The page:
I had been to China twice before, both times only to Shanghai and briefly. Six years had passed, spent mostly in India, writing about that nation’s own great turning. And, with India on my mind, what arrested me upon landing was the bodies. Every time I land in India, a jolt comes in seeing the bodies in the aerobridge and around the airport: the bodies of ballerinas, worn by grown men. They are bodies that were once—and perhaps still are—hungry. They sober the visitor at once; they remind one of the degradations that endure. Now, arriving in China, the seeming absence of such bodies struck me. The men in the airport—the laborers, the gate staff, the taxi coordinators—were full-bodied men. They had none of the Indian worker’s meekness....
China’s accomplishment in modern times is formidable: that much everyone knows. But it is also elusive. The Chinese scholar Steven N. S. Cheung has compared the nation to a clumsy, stumbling high jumper who, despite appearances, makes a world record jump. “The man must have done something right, more right than all jumpers before,” Cheung wrote in a book published last year. “What is it? That, in a different context, is the China question.”
I traveled to China last summer as an outsider, seeking answers to that question. My time in India had schooled me in the dangers of interpreting so vast and complicated a country through Western-built frameworks. I knew all about China’s electronics sweatshops and factory suicides and cancer villages, its unaccountable death sentences and slow-oozing chemical spills and thick corruption, its prison abuse and censorship and treatment of minorities. What I didn’t have a handle on was how Chinese themselves viewed these heady new times. I wondered how they were defining and going after their Chinese dreams.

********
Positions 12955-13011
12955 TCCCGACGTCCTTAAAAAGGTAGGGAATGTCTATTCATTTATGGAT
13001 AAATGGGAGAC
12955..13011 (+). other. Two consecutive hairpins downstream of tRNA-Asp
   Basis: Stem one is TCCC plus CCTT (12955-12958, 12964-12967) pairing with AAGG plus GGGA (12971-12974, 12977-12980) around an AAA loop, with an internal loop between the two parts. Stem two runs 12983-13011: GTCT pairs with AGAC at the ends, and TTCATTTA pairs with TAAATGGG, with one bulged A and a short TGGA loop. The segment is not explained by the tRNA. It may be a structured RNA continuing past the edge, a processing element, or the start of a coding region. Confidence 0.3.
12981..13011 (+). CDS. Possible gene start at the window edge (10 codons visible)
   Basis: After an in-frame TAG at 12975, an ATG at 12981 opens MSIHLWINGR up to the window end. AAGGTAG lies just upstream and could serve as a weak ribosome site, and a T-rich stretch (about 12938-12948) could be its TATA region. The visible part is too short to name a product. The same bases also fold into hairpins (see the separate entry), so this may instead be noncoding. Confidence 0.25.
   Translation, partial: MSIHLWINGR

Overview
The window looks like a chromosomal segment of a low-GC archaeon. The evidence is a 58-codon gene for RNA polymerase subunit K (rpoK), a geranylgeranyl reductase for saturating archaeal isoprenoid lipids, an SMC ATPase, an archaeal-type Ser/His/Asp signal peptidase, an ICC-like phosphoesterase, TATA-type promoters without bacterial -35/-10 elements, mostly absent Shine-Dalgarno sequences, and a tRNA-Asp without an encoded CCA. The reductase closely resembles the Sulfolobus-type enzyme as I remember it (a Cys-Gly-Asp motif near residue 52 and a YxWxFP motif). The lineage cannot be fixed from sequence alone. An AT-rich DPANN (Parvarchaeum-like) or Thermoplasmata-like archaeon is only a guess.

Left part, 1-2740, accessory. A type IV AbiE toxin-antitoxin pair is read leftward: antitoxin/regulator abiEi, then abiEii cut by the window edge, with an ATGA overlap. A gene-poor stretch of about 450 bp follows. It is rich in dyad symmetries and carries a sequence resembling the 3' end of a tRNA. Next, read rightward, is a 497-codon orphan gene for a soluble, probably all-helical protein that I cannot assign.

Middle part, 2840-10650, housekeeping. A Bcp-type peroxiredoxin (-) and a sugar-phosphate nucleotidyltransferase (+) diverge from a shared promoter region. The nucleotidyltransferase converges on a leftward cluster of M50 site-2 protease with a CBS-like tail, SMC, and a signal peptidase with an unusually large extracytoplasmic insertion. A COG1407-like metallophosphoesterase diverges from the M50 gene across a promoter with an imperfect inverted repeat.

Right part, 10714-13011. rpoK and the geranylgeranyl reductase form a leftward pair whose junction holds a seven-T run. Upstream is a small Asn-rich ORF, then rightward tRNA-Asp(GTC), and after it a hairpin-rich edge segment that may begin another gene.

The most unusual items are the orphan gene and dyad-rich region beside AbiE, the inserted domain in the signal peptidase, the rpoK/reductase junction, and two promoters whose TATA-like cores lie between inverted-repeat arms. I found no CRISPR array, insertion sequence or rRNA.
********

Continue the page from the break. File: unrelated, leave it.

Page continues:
In four different settings, I eavesdropped on a fascinating conversation among the younger generation about what China has become and is becoming....
I began these conversations open-endedly and followed them wherever they led. But a common thread presented itself before long. In ways as diverse as the country itself, my interlocutors were consumed and frustrated by the thought that China is lost, adrift. It was variously claimed that everything has moved too fast; that the capitalist present is burying the Maoist past as crudely and dangerously as the Maoists buried the past that they inherited; that anything resembling the future has been adopted without a thought to consequences...
There seemed among those I met to be a yearning to slow it all down, to chew on what China has done and will mean, to supplement growing with reflection. Again and again, I detected a feeling of wanting more than economic success—of wanting to invent, and not merely wake up in, a new China.
“When you make a certain amount of money, you ask, ‘What’s next?’” Victor Koo, the effervescent co-founder of Youku, a Chinese equivalent of YouTube, told me high above the earth in his company’s headquarters in Beijing. “We’re getting to a point where we’ve moved up a level, where the basic needs of many people are taken care of. And so the question of purpose now comes up.”
The New York Times Magazine, January 2, 2011, Meet the Twiblings (Siblings who are the same age but not technically twins) (Photograph on Front Cover by Jeff Riedel for the New York Times, 1.2.11)
John Bowe & Anand Giridharadas Various Contributors including Melanie Thernstrom